The Central Archaeological Council has approved the studies for the protection, stabilizing, surface maintenance, restoration and highlighting of the antiquities at the “Agia Sophia” Station, as well as for the corresponding electromechanical and architectural studies for the formation of the interior of the shell surrounding the antiquities at the “Venizelos” Station. Following that, Minister of Culture and Sports Lina Mendoni stated that “the cycle of studies is being completed for the protection and highlighting of the antiquities that were uncovered during the construction of the two stations of the Thessaloniki Metro. The Ministry of Culture and Sports is systematically and on schedule proceeding with the completion of an extremely complex archaeological project, in the urban fabric of Thessaloniki, the like of which has never been realized until now. In this way, the Ministry not only succeeds in rescuing evidence of the historical timelessness of the city, but also highlights the antiquities, with modern and in many cases original solutions, creating archaeological sites, within theThessaloniki Metro. Thanks to the painstaking and intensive efforts of the working group, coordinated by the competent departments of the Ministry of Culture and Sports, we are showing our respect for the past of Thessaloniki in practice and proving that by our specific choices, both antiquities and Metro can coexist”.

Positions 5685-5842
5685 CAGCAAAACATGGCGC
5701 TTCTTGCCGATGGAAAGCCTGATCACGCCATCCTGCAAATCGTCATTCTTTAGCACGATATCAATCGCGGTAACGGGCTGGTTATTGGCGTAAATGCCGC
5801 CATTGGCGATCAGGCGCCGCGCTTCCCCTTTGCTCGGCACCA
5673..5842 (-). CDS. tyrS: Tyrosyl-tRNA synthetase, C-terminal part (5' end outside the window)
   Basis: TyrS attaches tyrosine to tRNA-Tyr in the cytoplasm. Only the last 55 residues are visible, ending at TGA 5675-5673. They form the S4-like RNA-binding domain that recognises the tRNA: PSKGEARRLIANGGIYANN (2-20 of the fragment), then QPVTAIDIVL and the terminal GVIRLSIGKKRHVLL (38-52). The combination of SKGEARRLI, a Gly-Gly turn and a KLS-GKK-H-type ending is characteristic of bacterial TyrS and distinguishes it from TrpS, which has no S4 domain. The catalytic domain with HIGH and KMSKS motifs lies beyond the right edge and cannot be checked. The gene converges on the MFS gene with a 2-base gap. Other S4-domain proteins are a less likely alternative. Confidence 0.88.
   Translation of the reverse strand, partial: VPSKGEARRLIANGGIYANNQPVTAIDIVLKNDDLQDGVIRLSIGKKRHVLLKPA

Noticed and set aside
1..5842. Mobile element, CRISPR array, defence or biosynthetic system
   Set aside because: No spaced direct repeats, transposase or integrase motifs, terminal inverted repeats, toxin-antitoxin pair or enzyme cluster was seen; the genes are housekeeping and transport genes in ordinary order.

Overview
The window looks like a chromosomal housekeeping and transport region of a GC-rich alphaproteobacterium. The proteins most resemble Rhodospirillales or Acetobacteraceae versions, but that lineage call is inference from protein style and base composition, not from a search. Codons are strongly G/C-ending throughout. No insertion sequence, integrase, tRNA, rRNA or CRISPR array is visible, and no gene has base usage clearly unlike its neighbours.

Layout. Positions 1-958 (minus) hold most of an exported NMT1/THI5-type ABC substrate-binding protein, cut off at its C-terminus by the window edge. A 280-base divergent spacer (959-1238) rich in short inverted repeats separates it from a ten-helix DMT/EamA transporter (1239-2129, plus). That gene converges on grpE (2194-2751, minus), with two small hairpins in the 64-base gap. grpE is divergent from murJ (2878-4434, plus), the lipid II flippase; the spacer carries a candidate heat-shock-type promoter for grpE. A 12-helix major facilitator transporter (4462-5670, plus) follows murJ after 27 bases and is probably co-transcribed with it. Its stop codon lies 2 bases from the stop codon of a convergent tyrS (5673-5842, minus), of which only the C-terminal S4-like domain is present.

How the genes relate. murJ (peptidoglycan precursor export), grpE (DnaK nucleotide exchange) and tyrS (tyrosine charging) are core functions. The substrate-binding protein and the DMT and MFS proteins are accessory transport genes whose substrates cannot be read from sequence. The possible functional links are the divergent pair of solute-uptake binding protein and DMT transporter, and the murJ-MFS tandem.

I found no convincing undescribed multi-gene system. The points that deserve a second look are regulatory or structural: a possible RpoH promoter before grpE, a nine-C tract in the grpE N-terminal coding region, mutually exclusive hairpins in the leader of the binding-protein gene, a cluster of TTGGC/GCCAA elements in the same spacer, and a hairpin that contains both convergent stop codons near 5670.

The northern entrance of the Aghia Sofia Station of the Thessaloniki Metro, with a total area of 820 sq.m., is located south of Makedonomachon square and north of the Station, between Aghia Sofia and Platonos streets. Excavations began in April 2016, continued in 2019 and was completed in 2022, bringing to light part of the urban fabric of the city of Thessaloniki, which is structured north of the Byzantine avenue decumanus maximus (today’s Egnatia street) in consecutive buildings phases, from Late Antiquity and Proto-Byzantine times to the Post-Byzantine and newer eras. A section of a large 6th century s-shaped marble-paved square was revealed, to which a monumental staircase led from street level. In Byzantine times, the square was occupied by shops and workshops in which ceramic, glass and metal jewelry was produced, while in the early post-Byzantine times a small church was added.

The preparation of the studies for the antiquities at the Aghia Sophia Station, as well as the previous studies for the same station (repositioning of the fountain building, construction of a shelter for the protection of the antiquities, construction of a viewing corridor and a stairway descending to the level of the antiquities for their conservation and the configuration of the surrounding area), was processed by a large working group with the participation of the five competent Directorates of the Ministry, the Ephorate of Antiquities of the City of Thessaloniki and external scientific partners.